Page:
LONDON (Reuters) - Diageo will start making spirit in January at Scotland's first malt whisky distillery to open in over 30 years as its new 40 million pound plant seeks to meet the booming global demand for scotch whisky.
The world's biggest whisky maker will fire up the stills at its Roseilse distillery in north-east Scotland early in the new year, moving to full capacity by April which will make it the joint-largest individual malt whisky distillery in Scotland.
"We have seen three to four years of sustained significant growth of the entire whisky category. There is growth going forward, now is the time to go forward in production," Diageo's malt distilling director Brian Higgs said in an interview.
This upturn in growth has come across many regions including developed markets such as the United States and also emerging ones like Brazil, Russia, India and China, and comes after years of more pedestrian growth through much of the 1990's.
Diageo owns the world's best-selling whisky Johnnie Walker which saw sales soar 12 percent last year to top 1 billion pounds for the first time, while its high-priced whiskies have grown 15 percent annually over the last three years.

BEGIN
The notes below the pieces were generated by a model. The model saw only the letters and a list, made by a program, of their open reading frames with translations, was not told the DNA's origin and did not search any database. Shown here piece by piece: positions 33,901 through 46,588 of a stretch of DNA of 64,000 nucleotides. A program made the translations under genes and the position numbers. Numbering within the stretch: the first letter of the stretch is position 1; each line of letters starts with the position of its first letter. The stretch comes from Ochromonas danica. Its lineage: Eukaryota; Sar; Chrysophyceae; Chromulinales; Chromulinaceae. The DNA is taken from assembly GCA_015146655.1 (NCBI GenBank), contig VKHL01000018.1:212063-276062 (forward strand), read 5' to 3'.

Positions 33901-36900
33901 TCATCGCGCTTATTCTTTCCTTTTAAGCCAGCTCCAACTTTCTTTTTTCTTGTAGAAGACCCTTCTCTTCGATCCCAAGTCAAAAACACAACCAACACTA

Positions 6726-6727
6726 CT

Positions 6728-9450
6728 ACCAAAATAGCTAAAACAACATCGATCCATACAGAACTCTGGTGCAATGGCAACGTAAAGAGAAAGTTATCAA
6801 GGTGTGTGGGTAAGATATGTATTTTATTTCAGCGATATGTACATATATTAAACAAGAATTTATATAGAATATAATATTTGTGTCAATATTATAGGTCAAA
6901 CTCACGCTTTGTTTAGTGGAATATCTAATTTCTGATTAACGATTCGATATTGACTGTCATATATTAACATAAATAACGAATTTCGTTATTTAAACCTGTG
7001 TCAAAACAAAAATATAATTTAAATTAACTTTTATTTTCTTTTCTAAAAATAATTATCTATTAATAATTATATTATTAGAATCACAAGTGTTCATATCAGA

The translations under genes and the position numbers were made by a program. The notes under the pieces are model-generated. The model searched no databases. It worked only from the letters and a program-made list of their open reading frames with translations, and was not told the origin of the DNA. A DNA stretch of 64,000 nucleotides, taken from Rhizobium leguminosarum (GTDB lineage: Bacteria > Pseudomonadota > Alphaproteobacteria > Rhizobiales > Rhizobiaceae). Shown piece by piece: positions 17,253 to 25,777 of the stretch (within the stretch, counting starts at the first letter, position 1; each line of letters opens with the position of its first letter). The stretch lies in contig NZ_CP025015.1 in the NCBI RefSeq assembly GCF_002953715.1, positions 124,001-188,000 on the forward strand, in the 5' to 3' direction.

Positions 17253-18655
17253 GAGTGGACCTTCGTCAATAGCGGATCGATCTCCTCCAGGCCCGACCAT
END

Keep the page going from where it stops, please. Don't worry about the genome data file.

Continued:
Now the world's No 1 alcoholic drinks group which generates a third of its profit from scotch is building its 28th malt distillery in Scotland producing whiskies which by 2012 may be included in blends like Johnnie Walker Red, J&B and Bell's.
Set to produce 10 million litres of spirit a year at full production, the new distillery will match the biggest in the industry such as privately-owned Glenfiddich and Pernod Ricard's plan to double the size of its Glenlivet distillery.
Diageo's Higgs stressed there is no reason why the Roseilse malt could not be use in all of Diageo's blends but as it will be need to be aged three years before being called scotch whisky, the first blends will not be available until 2012.
Diageo chose Roseilse, near Elgin on the Moray Firth coast, as it was already the site of one of its four Scottish malting plants, and combining the two plants would create big energy efficiencies.
Project manager Mike Jappy said it was close to reaching its aim of building the new distillery so that the combined distillery and malting plant used no more fossil fuels than the malting plant alone. Hot water from distilling will be re-used in the malting plant while waste barley grains will be burnt in a bio-mass plant to provide energy.
Diageo said the 14 stills at Roseilse will give it the flexibility to produce two types of malt whisky by altering fermentation times and contact time with copper in the stills -- a light Speyside type similar to Diageo's best-selling Cardhu malt and a second heavier Speyside type, similar to Cragganmore.
(Reporting by David Jones; editing by Mike Elliott)